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Police super-complaints system to be introduced next year


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A new police super-complaints system aims to 'shine a light on recurring issues' within policing.


Home Secretary Amber Rudd

Members of the public are being urged to share their views on plans for a police super-complaints system that would allow groups or charities to raise issues on behalf of the public.

The police super-complaints system is designed to mirror similar schemes in the commercial and financial sectors.

Designated bodies would be able to refer complaints about concerning trends or patterns in policing to a joint committee connecting HMICFRS, IPCC and the College of Policing.

It aims to give people a voice who "lack confidence in the current complaints system" and provide an avenue for raising "systemic issues in policing, which are significantly harming the interests of the public".

The Home Office has also confirmed the system, the first of its kind in the public sector, will be introduced next year.

It launched a public consultation which will determine which types of organisations can apply to become designated bodies.

Home Secretary Amber Rudd said: “What the super-complaints system allows people to do is to speak with one voice on a specific issue when their concerns are shared by others.

“We know that existing systems have sometimes, in the past, been too slow at capturing major issues in policing, such as the failure to fully investigate widespread child sexual abuse or the misuse of stop and search.

“This consultation will decide what type of organisations can apply and take on this important responsibility in our society, shining a light on recurring issues and making sure there is a joined-up police response.”

James Plunkett, director of policy at Citizens Advice said: “Super-complaints have been successful in holding industries, like banking, to account when they’ve significantly let down customers or standards have fallen short of what’s required. 

“Extending this to public services, as the government is with the police, creates the opportunity for serious problems to be raised, investigated, and appropriate action taken - giving a much stronger voice to the public.  Robust evidence is essential for an effective super-complaint, so it’s good to see that’s a key part of the government’s criteria.”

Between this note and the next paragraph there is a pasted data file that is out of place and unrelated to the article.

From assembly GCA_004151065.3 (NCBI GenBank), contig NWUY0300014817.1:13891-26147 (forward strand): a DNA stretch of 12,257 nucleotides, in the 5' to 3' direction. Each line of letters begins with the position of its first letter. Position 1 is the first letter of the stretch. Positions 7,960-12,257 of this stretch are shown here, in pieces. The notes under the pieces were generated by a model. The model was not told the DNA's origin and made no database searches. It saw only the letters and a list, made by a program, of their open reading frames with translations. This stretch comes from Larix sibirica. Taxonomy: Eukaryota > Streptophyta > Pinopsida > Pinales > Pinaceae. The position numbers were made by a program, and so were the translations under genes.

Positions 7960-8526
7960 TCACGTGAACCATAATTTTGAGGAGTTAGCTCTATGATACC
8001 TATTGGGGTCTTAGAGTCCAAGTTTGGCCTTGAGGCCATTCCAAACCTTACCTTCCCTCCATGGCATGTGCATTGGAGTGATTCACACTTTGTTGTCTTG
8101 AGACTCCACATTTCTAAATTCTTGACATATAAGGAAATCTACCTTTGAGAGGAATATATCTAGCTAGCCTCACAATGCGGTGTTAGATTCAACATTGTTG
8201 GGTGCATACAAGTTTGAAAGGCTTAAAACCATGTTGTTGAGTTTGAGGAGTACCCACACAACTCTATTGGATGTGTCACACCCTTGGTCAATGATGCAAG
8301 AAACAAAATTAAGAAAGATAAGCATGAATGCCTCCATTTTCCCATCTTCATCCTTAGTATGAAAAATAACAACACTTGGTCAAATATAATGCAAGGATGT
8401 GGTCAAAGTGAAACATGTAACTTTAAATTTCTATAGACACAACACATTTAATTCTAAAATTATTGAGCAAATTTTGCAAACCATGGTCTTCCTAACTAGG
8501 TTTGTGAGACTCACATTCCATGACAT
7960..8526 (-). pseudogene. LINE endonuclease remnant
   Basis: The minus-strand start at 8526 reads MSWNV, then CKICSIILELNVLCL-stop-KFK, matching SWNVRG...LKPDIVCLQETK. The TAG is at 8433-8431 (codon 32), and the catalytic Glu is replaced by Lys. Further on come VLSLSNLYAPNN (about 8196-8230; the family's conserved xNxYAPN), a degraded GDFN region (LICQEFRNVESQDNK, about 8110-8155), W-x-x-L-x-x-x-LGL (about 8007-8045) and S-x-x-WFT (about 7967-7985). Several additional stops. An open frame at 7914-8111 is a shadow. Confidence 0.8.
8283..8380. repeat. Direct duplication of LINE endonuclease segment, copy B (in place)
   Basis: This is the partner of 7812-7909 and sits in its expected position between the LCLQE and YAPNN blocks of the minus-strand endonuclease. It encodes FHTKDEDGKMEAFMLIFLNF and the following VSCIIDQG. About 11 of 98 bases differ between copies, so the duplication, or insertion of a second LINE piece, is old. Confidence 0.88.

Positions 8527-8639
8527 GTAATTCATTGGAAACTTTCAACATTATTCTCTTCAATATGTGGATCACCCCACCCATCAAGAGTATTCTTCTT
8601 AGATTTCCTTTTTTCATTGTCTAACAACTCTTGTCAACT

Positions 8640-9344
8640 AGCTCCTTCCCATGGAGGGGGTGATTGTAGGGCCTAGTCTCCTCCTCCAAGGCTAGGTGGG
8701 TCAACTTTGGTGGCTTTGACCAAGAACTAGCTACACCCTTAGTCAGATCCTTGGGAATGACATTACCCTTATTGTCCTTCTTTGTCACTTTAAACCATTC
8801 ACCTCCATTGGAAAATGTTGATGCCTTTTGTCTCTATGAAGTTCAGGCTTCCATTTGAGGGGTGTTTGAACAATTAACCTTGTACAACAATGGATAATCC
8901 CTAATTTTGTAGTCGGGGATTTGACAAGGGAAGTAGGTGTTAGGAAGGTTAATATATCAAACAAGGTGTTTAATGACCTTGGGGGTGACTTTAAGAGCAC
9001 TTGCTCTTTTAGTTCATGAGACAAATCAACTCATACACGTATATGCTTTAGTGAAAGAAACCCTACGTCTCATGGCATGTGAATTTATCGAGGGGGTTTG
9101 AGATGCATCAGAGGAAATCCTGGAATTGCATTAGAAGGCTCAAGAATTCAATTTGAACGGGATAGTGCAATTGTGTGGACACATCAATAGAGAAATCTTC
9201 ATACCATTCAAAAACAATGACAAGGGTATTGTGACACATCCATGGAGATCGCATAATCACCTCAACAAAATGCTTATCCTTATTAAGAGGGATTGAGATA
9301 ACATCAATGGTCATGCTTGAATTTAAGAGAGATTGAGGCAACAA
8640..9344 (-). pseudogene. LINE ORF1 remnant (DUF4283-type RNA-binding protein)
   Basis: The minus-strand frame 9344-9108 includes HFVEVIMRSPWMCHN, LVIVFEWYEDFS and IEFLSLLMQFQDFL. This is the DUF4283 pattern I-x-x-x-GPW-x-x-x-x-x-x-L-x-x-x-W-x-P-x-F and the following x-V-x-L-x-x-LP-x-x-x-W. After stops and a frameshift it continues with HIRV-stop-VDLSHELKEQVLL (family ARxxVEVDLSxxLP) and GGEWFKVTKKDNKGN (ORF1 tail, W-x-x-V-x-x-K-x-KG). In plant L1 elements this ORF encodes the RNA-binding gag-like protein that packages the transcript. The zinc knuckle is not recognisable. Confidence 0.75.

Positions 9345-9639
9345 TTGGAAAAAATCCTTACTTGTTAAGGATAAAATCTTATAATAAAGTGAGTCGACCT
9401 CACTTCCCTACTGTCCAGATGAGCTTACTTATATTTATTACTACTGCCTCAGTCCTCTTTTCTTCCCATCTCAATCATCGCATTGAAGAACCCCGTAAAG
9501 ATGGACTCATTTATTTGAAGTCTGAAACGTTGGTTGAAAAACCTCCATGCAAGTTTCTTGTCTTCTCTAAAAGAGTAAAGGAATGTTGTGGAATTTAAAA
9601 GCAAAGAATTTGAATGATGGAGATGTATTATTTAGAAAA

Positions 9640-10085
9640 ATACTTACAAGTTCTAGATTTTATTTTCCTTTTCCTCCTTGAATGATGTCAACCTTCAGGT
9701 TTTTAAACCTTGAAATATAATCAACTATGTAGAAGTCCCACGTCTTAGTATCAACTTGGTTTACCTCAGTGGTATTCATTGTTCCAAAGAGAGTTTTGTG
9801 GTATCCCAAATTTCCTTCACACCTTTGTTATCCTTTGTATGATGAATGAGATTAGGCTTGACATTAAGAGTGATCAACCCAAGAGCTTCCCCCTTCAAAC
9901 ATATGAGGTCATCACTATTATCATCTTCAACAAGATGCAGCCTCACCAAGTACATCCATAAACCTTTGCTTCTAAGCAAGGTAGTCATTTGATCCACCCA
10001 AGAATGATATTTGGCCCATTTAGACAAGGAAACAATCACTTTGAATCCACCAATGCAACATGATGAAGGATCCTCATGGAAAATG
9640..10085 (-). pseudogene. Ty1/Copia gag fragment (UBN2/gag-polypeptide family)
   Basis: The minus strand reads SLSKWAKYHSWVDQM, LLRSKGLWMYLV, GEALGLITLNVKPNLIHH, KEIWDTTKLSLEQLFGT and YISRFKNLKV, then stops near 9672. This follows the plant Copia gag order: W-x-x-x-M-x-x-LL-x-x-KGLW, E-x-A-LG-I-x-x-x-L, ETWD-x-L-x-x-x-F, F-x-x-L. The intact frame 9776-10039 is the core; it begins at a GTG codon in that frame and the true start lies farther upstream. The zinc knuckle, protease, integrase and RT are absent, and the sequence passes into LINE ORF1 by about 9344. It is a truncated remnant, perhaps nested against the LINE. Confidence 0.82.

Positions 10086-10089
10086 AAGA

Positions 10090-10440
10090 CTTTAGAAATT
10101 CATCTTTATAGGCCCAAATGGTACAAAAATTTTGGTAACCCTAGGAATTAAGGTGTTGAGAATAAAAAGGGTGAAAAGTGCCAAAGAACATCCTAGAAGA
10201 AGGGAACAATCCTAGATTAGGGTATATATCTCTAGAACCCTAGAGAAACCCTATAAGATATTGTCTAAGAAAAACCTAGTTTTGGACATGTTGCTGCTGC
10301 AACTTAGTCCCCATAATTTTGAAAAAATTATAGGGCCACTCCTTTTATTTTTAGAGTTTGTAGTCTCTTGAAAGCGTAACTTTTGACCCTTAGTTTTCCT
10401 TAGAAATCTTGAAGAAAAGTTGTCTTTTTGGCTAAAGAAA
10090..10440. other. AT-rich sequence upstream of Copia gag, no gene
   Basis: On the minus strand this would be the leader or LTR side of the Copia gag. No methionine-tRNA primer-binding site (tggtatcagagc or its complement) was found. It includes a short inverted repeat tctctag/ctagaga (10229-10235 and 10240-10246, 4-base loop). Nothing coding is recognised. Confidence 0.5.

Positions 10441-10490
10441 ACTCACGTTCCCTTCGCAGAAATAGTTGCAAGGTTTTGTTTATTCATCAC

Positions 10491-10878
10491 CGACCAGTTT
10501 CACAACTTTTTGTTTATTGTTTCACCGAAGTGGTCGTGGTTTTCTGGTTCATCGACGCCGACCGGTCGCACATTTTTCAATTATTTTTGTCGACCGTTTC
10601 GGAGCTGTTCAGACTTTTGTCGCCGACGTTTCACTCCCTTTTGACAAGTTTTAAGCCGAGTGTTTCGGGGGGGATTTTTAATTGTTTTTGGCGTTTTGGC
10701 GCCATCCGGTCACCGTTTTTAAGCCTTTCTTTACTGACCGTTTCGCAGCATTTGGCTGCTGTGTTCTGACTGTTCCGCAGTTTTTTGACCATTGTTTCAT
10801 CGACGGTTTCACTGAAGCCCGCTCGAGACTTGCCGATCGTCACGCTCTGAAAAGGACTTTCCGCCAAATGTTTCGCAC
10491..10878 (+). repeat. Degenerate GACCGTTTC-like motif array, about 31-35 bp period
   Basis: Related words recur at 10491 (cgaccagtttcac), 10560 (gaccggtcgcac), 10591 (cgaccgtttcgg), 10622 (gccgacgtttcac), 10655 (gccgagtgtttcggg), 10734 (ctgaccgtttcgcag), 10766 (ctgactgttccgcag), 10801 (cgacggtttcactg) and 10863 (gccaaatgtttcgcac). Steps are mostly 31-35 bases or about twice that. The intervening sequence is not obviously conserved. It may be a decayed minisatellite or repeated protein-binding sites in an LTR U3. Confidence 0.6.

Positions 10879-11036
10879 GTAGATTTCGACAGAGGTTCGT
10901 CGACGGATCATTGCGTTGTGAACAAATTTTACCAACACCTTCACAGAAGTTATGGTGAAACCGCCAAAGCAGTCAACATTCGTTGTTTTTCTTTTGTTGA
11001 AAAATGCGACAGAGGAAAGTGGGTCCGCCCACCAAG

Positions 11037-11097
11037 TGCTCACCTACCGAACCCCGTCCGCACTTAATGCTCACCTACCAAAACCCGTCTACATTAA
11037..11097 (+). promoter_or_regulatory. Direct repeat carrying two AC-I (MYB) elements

The consultation documents propose trade unions and police staff associations are barred from becoming designated bodies.

Designated bodies should be well placed to represent the interests of the public and work for the improvement of policing but bodies who are opposed to policing in general, bodies with limited public interaction or bodies which represent a vested interest would be excluded, according to the document.

Would be designated bodies should also be willing and able to act as an umbrella providing a conduit enabling smaller bodies to bring super-complaints.

Plans for a police super-complaints system were first announced in 2015 as part of a wider government reform of police disciplinary and complaints processes. The new super-complaints system will sit alongside the reformed complaints system.

The consultation, which closes on December 8, can be accessed at gov.uk/government/consultations

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I wonder if the super complaint is going to mention the crippling staff and budget cuts or if they will just focus on the police failure to meet the publics desire and right for proper policing. 

Much as there are issues within policing, they are deeply connected with the rest of society and government. The criminal justice system and prisons and NHS and mental health services are all a complete mess. But there is so much misdirection and spin and nonsense that the people are denied any reality. Just the result. 

At the moment people are complaining that the police car isn't going fast enough or to the right places, while it's wheels have all been removed and sold for scrap. 

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It would worry me that this system will be advertising for complaints to be made. I have no problem with genuine complaints but, when are malicious complainants going to be prosecuted.

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I'm not sure about this if I'm honest.

What worries me is the comparison to banking or other such industries. There we are talking about overdrafts fees, interest rates, insurance related issues such as PPI and so on where it is a one size fits all issue, customer vs organisation and it's pretty clear in black and white. Almost every policing job is different from another. Victim A and victim B may have been assaulted, but just because the end result is the same, doesn't mean their cases are the same.... there maybe different natures of injuries, different evidence (no witnesses, no CCTV, etc), different views by the victim as to how they want their case to proceed, different criminal histories of the suspects concerned, different investigative leads to follow, different screening in or out of crime policies by different forces and so on..... so I'm not sure how this collective approach to things will really make a difference? Policing isn't a one size fits all approach, every job is different, every victim is different and set of laws and policies applied each time is likely to be different. How is a national super compliants system going to help? The only thing that I can see it addressing is issues around diversity or race relations and those issues aren't exactly a secret to any of us.

Then again, if this thing starts to identify problems with other sectors, such as the NHS and social services, mental health, etc, then maybe it will be a good thing.

Edited by Policey_Man
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